Universal Music downloads and VIP experiences for HP Windows 8 customers

HP has teamed up with Universal Music to try to attract the music-loving public to its latest Windows 8 PCs. But in the world of iTunes, Spotify and - let's face it - illegal downloads, what can the resulting Connected Music service bring to the end user that's fresh and exciting?

VIP experiences, that's HP's cheeky ticket. Whether the chance to see No Doubt at an intimate private show, meet Florence (minus her Machine) back stage, rock out to Metallica on tour, or offer will.i.am grammar lessons*, these yet-to-be-planned ongoing prize draws will be penned in by the HP and Universal Music brains to keep customers engaged. Many include travel and accommodation too.

We have to admit, it's a cracking idea, though a lottery system will mean plenty of sad faces - it's a bit like trying to buy a Glastonbury festival ticket these days.

So what about the service itself? To have the entirety of Universal Music's catalogue at your fingertips in no bad thing. In fact it's a great thing. Whether you like jazz, rock, pop, dance, or pretty much any genre there's something here for everyone. But here's the killer:

"Customers with new HP consumer PCs featuring Windows 8 will have [streaming only] access to … Universal Music’s full catalogue … for 90 days and, for customers with new Windows 8 HP Spectre and HP Envy PCs [only], 10 free mp3 downloads per month for 90 days."

READ: HP Spectre One pictures and hands-on

Is 90 days of free streaming and two and a half albums' worth of content really going to be the clincher when it comes to buying a new product? No. Spotify Premium already offers a 30-day free trial including offline listening and mobile access and that includes a chunk of Universal's catalogue already. That costs £10 a month after in the UK, but to continue using Connected Music will also cost an as-yet-unknown monthly fee too.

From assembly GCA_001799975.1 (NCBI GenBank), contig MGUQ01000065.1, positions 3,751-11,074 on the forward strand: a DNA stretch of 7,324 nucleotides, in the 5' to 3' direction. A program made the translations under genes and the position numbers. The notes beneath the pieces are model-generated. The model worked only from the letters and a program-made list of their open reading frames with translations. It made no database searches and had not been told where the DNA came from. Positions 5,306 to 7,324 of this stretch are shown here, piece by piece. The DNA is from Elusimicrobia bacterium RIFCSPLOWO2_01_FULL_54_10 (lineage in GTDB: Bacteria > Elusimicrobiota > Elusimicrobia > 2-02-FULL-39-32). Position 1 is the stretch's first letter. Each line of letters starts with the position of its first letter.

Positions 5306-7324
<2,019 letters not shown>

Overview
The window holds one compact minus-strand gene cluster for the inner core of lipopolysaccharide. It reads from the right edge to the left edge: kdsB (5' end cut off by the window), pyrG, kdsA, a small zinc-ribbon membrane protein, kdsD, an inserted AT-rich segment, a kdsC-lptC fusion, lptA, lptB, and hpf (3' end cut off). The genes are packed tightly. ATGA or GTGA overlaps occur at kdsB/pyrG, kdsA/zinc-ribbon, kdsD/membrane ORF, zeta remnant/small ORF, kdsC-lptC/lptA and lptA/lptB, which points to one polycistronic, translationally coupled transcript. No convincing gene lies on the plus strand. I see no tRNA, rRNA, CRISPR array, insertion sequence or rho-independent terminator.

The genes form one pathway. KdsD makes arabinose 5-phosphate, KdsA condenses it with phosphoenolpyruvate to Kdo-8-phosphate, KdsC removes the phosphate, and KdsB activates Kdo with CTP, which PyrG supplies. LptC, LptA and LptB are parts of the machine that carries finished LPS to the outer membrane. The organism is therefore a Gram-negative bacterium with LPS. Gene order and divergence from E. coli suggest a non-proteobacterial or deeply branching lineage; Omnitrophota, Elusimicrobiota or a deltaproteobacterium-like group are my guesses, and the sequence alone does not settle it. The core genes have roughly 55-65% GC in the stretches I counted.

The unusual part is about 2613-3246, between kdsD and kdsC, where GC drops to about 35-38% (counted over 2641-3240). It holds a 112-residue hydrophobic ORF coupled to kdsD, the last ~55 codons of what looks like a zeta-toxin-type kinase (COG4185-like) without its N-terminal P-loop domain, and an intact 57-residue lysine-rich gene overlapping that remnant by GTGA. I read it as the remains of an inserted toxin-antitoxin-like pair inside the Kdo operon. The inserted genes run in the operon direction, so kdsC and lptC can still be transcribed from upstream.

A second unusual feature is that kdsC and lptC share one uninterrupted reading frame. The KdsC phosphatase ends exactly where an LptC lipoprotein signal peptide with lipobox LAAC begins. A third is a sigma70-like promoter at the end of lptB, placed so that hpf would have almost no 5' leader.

Why not open up a streaming service with no cut-off date to its services? That would be a genuine exclusive service with bags of appeal. Undoubtedly it's about economics - the music industry in this new digital age is still struggling to hold on during this rocky transition. But customers want more, and artists want to be heard.

Still, if you bag a Windows 8 HP machine any time soon then don't delay in entering into the competitions, as that aspect of the service doesn't have a cut-off date. That's where Connected Music's true value lies, in connecting with the artists that you like. Well, for the lucky few.

*Okay, so we made that one up

A step in the right direction, or music service over-saturation? What do you make of the Connected Music concept?



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